“These are promising trends, which the United States can reinforce in a way that no other country can. My trip next week will serve that purpose,” Biden said.
Arab-Israeli security overtures have multiplied since the 2020 Abraham Accords negotiated under the Trump administration normalized relations between Israel and four Arab League countries. They have grown further since the Pentagon shifted coordination with Israel from US European Command to Central Command, or CENTCOM, last year. The move grouped the Israeli military with former Arab opponents, including Saudi Arabia and other countries that have yet to recognize Israel.
Encouraging Arab nations to strengthen security ties and overall relations with Israel is one of the goals of Biden’s trips to Israel and Saudi Arabia next week, National Security Council spokesman John Kirby.
A busy itinerary
Biden is expected to land Wednesday afternoon at Ben Gurion International Airport near Tel Aviv, where he will be greeted by Prime Minister Yair Lapid during an official welcome ceremony.
His busy two-day trip to Israel will include meetings with Israeli leaders, a tour of several Israeli security systems, including Iron Beam, a visit to the Yad Vashem Holocaust Museum in Jerusalem and a speech at the inauguration ceremony. opening of the Maccabiah Jewish Olympics. .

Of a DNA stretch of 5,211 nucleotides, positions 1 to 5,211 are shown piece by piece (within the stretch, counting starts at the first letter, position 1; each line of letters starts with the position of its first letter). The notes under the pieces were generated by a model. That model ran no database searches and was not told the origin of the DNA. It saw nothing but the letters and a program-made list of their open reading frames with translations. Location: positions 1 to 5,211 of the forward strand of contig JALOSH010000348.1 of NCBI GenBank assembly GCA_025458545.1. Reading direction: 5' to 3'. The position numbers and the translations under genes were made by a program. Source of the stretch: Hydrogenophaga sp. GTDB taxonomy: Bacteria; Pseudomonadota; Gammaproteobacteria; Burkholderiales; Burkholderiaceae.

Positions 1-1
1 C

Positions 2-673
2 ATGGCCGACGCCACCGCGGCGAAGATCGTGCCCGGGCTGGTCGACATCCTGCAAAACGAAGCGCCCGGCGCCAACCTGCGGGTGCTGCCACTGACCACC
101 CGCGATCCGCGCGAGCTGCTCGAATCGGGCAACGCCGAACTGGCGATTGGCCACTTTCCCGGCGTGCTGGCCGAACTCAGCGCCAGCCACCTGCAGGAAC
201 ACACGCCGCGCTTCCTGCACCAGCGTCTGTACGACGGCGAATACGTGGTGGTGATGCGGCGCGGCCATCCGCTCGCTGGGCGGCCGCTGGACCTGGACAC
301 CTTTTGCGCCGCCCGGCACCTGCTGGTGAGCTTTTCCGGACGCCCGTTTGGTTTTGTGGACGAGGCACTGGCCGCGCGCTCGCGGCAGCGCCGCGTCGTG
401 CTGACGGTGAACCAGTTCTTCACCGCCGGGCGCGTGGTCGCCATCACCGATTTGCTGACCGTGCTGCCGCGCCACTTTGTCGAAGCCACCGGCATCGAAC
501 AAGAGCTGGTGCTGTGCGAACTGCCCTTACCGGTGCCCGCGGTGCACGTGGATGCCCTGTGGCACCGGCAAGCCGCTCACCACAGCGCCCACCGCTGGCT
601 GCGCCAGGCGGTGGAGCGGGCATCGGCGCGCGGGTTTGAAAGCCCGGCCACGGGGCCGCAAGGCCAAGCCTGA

Biden will meet with Palestinian Authority President Mahmoud Abbas in Bethlehem, where he is expected to announce a package of measures aimed at bolstering the PA, a senior US official told The Times of Israel on Wednesday during a conversation about Biden’s itinerary. Biden.
Biden will then return to Ben Gurion Airport, from where he will take a rare direct flight to Saudi Arabia to attend the GCC+3 summit.
In a move it hopes to solidify before the president arrives, the United States is working to finalize the transfer of a pair of Red Sea islands from Egyptian to Saudi control as part of a deal which would see Riyadh take a series of steps to normalize ties. with Israel, an Arab diplomat told The Times of Israel on Wednesday.
Normalization measures would include Saudi Arabia opening its airspace to Israeli flights to the Far East in addition to rolling out direct flights between Israel and Saudi Arabia for Muslim pilgrims, the Middle Eastern diplomat said, confirming information on the Axios information site.
Biden will also discuss broader regional cooperation efforts, maintaining the ceasefire between warring parties in Yemen and the global energy crisis.
Jacob Magid and the agencies contributed to this report.